Arizona’s Immigration Law: 3 Sections Down, 1 to Go

Immigrant rights activists participate in the annual May Day rally. AFP PHOTO / Robyn Beck/Getty Images

This week, the Supreme Court of the United States (SCOTUS) delivered its ruling on four sections of SB 1070, more than two years after Arizona’s discriminatory immigration bill was signed into law.

In a 5-3 decision, the Court struck down provisions criminalizing the acts of failing to carry immigration papers, seeking or performing work as an undocumented migrant, and provisions allowing police to arrest without warrant anyone suspected of committing a crime that could lead to deportation.

The fact that these provisions will not be able to take effect is a victory for immigrants’ rights activists and those fighting the draconian immigration laws that have been popping up in various parts of the country. Unfortunately, the good news is somewhat overshadowed by the fact that for Latinos and visible migrant communities in Arizona, the chances of being racially profiled have been both increased and de facto legitimized by this decision. SEE THE REST OF THIS POST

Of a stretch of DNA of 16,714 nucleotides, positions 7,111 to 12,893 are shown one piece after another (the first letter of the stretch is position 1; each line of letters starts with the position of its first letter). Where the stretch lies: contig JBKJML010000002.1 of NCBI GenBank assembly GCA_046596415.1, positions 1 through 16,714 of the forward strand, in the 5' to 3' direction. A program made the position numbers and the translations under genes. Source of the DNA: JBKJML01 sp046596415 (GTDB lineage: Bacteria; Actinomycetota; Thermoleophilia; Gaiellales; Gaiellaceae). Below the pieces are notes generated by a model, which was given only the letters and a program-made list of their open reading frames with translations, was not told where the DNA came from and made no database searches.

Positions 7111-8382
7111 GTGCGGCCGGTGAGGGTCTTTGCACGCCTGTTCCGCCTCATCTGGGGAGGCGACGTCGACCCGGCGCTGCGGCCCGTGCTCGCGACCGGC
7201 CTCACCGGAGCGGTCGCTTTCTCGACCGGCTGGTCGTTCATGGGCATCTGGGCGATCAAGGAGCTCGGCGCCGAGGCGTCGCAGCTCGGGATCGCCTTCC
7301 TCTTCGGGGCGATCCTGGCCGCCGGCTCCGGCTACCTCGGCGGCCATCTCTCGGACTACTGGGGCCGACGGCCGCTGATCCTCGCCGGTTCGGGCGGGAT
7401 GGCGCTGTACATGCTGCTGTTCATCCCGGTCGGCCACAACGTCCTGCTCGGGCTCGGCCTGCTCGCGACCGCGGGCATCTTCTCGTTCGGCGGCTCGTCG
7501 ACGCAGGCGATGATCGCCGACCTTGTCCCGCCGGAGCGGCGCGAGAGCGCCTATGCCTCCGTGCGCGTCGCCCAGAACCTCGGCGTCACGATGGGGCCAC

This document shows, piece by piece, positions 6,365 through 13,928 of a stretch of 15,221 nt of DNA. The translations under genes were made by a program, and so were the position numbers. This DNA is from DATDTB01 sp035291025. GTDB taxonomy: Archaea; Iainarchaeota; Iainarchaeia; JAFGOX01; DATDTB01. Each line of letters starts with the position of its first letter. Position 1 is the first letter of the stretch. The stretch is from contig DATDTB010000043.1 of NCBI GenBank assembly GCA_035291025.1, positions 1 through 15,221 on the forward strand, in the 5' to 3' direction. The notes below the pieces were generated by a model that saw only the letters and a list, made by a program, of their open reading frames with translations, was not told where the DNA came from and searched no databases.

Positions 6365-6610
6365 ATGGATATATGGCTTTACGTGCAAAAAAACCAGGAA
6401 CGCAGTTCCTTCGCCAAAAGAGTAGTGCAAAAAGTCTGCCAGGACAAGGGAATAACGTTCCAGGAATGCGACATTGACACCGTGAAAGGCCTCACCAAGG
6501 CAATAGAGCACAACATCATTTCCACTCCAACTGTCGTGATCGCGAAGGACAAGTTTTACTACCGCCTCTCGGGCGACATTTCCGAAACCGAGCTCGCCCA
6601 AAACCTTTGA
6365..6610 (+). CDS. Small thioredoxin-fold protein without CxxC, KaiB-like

What We Can Learn From 'My Cousin Vinny' About The Death Penalty

joe pesci my cousin vinny

In a recent, pre-Oscars blog post, I asked you all to name your favorite death penalty themed movies. We got lots of responses, from the obvious, to the more obscure, to the somewhat off-topic. One film that did not get mentioned at all is celebrating its 20th anniversary this year: My Cousin Vinny.

Lawyers love My Cousin Vinny. It recently ranked third on the American Bar Association Journal’s list of top 25 movies. For many folks it’s an entertaining fish-out-of-water comedy about New Yorkers in Alabama, with classic (and in one case Oscar-worthy) performances by Joe Pesci, Marisa Tomei and Herman Munster.